Friday, May 26th, 2017

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Finding and Filling YOUR Investing Niche

By: Steve Cook

I have to say, I live in one of the toughest states in the country for investing. Our Maryland legislature is constantly passing new laws that have serious effects on the business of real estate investors.

And you know what? It doesn’t matter if you are a landlord or a flipper, new laws are being passed more and more frequently that will directly impact your business.

For example: I had a discussion with a student yesterday, who was discouraged by the recently passed Maryland foreclosure laws. Thanks to the dramatic statutes, his business model has suddenly become obsolete.

I could feel his pain!  He had a great thing going, and he felt like he was just put out of business by the stroke of a bureaucrats’ pen.

Look for the next open door…

Rather than allowing him to be discouraged, I challenged him to look at things differently.

“You know the ins and outs of this law. Do you see a void left by the changes in the law? Perhaps the law closed one door while opening another.”

As it turned out, he was well positioned to make a simple adjustment and go right through one of the doors that the new legislation had opened.

Before our talk, it seemed to him that all the doors were closed, and for a moment that was probably the case.  But with just a moment’s creativity, he was able to find the new opportunities embedded in his current challenge.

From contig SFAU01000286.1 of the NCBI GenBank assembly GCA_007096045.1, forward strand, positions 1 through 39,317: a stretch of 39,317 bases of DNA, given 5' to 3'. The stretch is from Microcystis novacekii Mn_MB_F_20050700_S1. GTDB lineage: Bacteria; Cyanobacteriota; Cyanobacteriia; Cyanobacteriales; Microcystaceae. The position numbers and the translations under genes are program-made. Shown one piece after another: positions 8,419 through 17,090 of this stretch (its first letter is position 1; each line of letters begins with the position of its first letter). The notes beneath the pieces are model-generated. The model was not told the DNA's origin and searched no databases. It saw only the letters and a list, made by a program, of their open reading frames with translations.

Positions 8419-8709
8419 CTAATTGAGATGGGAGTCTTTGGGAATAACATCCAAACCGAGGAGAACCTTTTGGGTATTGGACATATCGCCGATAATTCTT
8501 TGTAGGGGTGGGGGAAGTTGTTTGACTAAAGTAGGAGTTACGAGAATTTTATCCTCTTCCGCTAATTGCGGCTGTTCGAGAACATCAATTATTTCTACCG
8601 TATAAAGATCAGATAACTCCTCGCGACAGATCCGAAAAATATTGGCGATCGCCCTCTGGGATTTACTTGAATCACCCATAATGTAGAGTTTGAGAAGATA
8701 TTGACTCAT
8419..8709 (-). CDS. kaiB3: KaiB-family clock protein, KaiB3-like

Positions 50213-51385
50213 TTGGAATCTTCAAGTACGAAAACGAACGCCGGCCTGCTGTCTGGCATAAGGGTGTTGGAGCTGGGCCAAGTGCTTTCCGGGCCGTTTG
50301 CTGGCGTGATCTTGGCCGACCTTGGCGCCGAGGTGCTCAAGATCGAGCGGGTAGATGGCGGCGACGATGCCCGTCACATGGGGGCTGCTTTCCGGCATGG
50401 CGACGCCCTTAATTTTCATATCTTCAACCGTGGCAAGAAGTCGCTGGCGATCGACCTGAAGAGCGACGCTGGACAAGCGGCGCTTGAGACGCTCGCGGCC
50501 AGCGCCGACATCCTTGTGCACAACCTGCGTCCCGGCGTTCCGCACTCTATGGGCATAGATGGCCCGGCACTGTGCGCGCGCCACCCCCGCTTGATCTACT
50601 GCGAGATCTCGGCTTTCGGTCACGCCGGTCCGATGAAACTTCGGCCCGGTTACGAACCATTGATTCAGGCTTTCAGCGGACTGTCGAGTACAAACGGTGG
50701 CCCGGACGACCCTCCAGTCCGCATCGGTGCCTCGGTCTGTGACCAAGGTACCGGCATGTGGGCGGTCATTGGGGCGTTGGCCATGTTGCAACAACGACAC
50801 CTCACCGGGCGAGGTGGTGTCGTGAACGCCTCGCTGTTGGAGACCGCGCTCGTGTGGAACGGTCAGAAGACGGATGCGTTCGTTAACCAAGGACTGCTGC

I share this with you, because I want you all to think this way:

There are always obstacles, and there are always opportunities…

I’ve been in the wonderful world of real estate over 10 years. If I had kept doing the same things I did when I started, I would have shut my doors after only two years in the business.

But, after many adjustments, here I am, still going strong, even in this new, buyers’ market.

When I look back, my strategies have changed numerous times over the years. A part of me feels like I’ve been unfocused. But the reality of the situation is that I’ve been adjusting.

If you’re going to survive, you too must learn how to adjust.  When the proverbial “cheese” moves, you must learn how to move with it rather than focusing on how wronged you feel that it’s not right where it used to be.

I’m always looking for the void that needs to be filled…

…and when I find it, I carve my niche right there.

Sometimes that void only lasts for a short period of time before the opportunity is gone, but that is how people make money.

It’s one of the best takeaways from Napoleon Hill’s book, Think And Grow Rich: Look for the seed of an equivalent or greater benefit in every difficulty.  Or, put simply, find the void and fill it.

Start by opening your eyes to begin looking for open doors of opportunity that open up in your market.  Then adjust your business to exploit the windows of opportunity from time to time.

Rather than being stopped by difficulty, take each challenge on, cash in on the trend, and start searching for the next void that you can fill. When you do, you’ll be celebrating many new successes.


Steve Cook

About Steve Cook…